Book Club On The Media And More
Ron DeSantis talks today, we talk Neil Postman tomorrow
I don’t want to pre-write opinions about tonight’s Ron DeSantis announcement because there’s so many different ways it could go down. It could be a masterful new media decision! It could be a total disaster! It could be something quickly forgotten that we aren’t talking about after Memorial Day. (Third seems likeliest to me.) One thing that I do think: Ron DeSantis should talk about a certain someone who another certain someone can’t talk about tonight:
There’s an opportunity here for DeSantis to take a stand that would potentially send ripples through the Twitter audience, even if it isn’t something that will be front of mind for many voters: commit that as president, he would release any and all information about Jeffrey Epstein — not just the client list, but what the government knows about his connections and relationships with the powerful. Taking such a stand would do more than just ruffle feathers — it would demonstrate how much DeSantis is an outsider committed to draining the swamp, and not someone beholden to the jet-set elites. Americans deserve to know the truth.
But anyhow — I’m writing a brief edition today to remind you to please become a paying subscriber, because tomorrow we’re going to have the post-baby (I’m taking her to her doctor’s appointment in 15 minutes) relaunch of our monthly book club! We’ll be on Zoom from 8 PM-9:30 PM Eastern to discuss Neil Postman’s classic Amusing Ourselves To Death, which I’ve been sharing quotes from for the past several weeks. It’s a prescient book with so much to say about society today, amazing given that it was initially written about what television would do to us. I’ll send out a link to paying subscribers tomorrow before the conversation begins.
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In the meantime, and related to the topic, you can read my latest magazine piece from The Spectator on the downfall of the clickbait model of journalism:
Their declared intention was to break the internet. In November 2014, the winter issue of Paper magazine, a stalwart of the New York arts and music scene for thirty years, featured an image immediately declared iconic by social media: Kim Kardashian, her neck wrapped in pearls, popping a Champagne cork and catching the bubbly white stream that jets over her head in the coupe glass propped on her prominent derrière. And that was just the cover — the internet quickly shared photographer Jean-Paul Goude’s more pornographic images of an oiled-up Kardashian stripping out of her black evening gown to show off her famous buttocks, before going full frontal with a slightly unnerving smile.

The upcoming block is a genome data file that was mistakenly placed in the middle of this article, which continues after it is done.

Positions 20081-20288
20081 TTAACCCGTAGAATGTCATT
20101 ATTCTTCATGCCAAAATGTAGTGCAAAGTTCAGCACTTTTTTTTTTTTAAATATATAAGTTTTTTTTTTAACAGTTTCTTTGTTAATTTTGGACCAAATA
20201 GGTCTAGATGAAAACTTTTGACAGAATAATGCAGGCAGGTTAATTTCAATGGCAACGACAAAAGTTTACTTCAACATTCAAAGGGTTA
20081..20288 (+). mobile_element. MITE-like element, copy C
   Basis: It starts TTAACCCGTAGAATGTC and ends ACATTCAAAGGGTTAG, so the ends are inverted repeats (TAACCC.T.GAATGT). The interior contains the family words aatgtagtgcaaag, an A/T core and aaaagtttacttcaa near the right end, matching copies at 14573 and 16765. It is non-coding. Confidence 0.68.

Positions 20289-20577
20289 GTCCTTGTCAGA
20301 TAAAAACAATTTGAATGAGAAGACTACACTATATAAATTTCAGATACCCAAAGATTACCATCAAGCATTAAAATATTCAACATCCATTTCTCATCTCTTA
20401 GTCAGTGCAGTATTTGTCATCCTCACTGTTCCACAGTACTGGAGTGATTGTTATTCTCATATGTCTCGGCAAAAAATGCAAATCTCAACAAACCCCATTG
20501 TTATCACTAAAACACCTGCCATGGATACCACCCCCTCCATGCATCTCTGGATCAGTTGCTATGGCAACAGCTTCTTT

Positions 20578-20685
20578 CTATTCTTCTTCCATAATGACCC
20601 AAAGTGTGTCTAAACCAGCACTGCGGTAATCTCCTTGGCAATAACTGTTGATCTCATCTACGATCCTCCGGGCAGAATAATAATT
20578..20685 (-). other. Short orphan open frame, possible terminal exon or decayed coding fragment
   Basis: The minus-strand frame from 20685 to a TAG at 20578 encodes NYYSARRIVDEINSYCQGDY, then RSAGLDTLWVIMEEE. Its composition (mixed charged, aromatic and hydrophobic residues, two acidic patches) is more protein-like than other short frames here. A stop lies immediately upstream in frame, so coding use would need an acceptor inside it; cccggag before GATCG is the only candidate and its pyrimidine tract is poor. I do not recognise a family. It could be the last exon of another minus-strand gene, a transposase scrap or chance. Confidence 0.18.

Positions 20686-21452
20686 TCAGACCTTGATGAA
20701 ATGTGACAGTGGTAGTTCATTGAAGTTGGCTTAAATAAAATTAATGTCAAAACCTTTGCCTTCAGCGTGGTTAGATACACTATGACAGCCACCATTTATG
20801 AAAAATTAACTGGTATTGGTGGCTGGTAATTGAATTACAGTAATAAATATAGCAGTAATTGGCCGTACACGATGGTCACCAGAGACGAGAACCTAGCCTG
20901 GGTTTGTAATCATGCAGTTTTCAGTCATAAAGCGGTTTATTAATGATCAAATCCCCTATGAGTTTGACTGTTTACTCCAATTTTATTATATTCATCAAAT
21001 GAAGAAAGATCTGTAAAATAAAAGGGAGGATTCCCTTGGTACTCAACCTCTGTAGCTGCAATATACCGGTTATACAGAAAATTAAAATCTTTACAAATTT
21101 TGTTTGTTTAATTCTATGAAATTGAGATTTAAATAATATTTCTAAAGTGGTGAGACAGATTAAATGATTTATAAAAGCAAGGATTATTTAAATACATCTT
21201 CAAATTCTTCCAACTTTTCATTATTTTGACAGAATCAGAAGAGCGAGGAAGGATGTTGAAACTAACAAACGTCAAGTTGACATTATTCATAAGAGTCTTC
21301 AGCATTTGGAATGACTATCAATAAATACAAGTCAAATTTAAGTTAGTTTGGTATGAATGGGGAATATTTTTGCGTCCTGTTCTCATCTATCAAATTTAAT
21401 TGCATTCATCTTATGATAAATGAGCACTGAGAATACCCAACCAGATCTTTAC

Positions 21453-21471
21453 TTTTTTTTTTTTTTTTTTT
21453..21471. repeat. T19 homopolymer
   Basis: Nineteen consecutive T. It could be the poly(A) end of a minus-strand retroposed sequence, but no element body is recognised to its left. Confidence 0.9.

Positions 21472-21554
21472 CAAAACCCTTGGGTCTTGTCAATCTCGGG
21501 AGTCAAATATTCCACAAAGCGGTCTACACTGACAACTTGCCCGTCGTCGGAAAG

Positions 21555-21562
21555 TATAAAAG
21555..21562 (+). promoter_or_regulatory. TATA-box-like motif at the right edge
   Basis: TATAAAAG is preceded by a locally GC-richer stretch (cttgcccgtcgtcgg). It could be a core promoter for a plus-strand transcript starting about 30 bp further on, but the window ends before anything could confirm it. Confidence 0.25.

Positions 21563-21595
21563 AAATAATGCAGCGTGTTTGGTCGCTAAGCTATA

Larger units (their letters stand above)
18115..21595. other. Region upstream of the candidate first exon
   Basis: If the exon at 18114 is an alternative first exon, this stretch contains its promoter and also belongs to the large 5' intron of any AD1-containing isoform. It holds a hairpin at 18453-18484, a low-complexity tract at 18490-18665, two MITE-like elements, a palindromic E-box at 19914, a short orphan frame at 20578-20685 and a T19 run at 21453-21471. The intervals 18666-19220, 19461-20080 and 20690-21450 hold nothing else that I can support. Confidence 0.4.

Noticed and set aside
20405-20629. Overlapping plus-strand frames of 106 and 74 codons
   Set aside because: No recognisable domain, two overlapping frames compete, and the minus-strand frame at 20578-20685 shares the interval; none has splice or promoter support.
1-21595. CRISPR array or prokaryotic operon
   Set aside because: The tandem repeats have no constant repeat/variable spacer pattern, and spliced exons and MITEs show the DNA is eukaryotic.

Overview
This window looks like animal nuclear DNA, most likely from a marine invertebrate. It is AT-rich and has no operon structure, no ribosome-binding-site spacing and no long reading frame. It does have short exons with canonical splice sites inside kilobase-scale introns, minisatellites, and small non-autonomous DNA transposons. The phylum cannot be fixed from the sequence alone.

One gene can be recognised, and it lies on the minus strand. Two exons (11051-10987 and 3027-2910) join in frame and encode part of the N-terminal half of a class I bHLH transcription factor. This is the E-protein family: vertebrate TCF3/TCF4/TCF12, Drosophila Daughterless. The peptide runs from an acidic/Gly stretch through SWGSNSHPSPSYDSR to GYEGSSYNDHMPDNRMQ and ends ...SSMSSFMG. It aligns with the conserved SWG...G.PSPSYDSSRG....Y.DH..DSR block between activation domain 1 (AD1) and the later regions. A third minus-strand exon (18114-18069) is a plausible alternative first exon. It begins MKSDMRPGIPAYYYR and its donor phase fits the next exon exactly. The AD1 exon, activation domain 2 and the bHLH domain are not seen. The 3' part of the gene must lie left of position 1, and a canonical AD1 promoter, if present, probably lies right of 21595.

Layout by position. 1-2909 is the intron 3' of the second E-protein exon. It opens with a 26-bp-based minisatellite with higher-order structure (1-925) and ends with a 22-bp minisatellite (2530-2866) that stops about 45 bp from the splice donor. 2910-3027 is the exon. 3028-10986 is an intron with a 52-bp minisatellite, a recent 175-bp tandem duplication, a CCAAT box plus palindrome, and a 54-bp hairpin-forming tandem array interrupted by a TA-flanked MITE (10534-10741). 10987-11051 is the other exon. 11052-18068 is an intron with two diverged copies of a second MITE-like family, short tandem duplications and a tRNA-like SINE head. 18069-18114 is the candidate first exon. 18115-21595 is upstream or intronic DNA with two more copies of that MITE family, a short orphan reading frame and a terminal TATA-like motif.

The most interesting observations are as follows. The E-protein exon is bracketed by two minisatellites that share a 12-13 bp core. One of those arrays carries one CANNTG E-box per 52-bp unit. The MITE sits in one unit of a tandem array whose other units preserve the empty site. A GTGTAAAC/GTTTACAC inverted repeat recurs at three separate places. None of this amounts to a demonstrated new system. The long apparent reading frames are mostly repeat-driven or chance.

The gambit worked to the tune of 16 million views for Paper in a single week. The image became an oft-parodied internet meme. It was the basis for an SNL sketch and soon afterwards Kim’s then-husband, Kanye West, had to take a mental-health break. The conversation was successfully dominated. “For our winter issue, we gave ourselves one assignment: Break The Internet,” the editors of Paper wrote. “There is no other person that we can think of who is up to the task than one Kim Kardashian West. A pop culture fascination able to generate headlines just by leaving her house, Kim is what makes the web tick.” And they were right.
Less than a decade later, Paper shut down, firing its entire editorial staff in early 2023. Amanda Fortini, now a writing fellow at the University of Nevada-Las Vegas, piped up on Twitter to note its passing: “RIP Paper Magazine. I wrote the Kim Kardashian ‘Break the Internet’ story for them, the one that accompanied the infamous photos. Or as I refer to it: the story that 16 million people clicked on and almost no one actually read.”
The Paper layoffs are a drop in the bucket in the grand scheme of things. Over the past several months, media companies have gone through a great unspooling, a long overdue series of layoffs and closures that have seen the once-mighty laid low. BuzzFeed News, once the most dominant force in new media, when fledgling journalist Andrew Kaczynski broke story after story embarrassing the Mitt Romney campaign, is no more.
VICE, the hip, video-heavy outlet, is unspooling in rapid fashion. CNN gutted their entire Headline News network, as well as multiple prominent hosts and commentators. Insider and NPR both laid off 10 percent of their workforce. The Washington Post cut staff thanks to dwindling revenues. Vox Media, the publisher of New York magazine, SB Nation, Vulture, the Verge and other sites, has cut hundreds of jobs. Disney and ABC News cut thousands, prompting political data-egghead Nate Silver to say he’ll be parting from his FiveThirtyEight website when his contract is up.
There’s also been chaos around the preferred platform of nearly every journo. The infamous “blue check” mafia of Twitter addicts has been infuriated by the purchase of the social media site by contrarian rocket enthusiast Elon Musk, who seems focused on answering the scientific question “what if a megabillionaire was also a giant troll?” Musk has wreaked havoc on the site from the perspective of those in the media who used it to self-promote, virtue-signal and find new people to fuck or fuck with, all while rejecting the journalist-NGO industrial complex of censorship most of the former blue checks believe essential to saving democracy.
The overall picture is of an industry in chaos, uncertain about economic forces and ad revenues, and of publications increasingly competing not just with each other, but in a new media landscape that drives people away from the internet’s once-thriving model: clickbait-focused entities that could drive attention, swinging for the fences on a headline, and going viral consistently enough to keep the lights on and the executives content.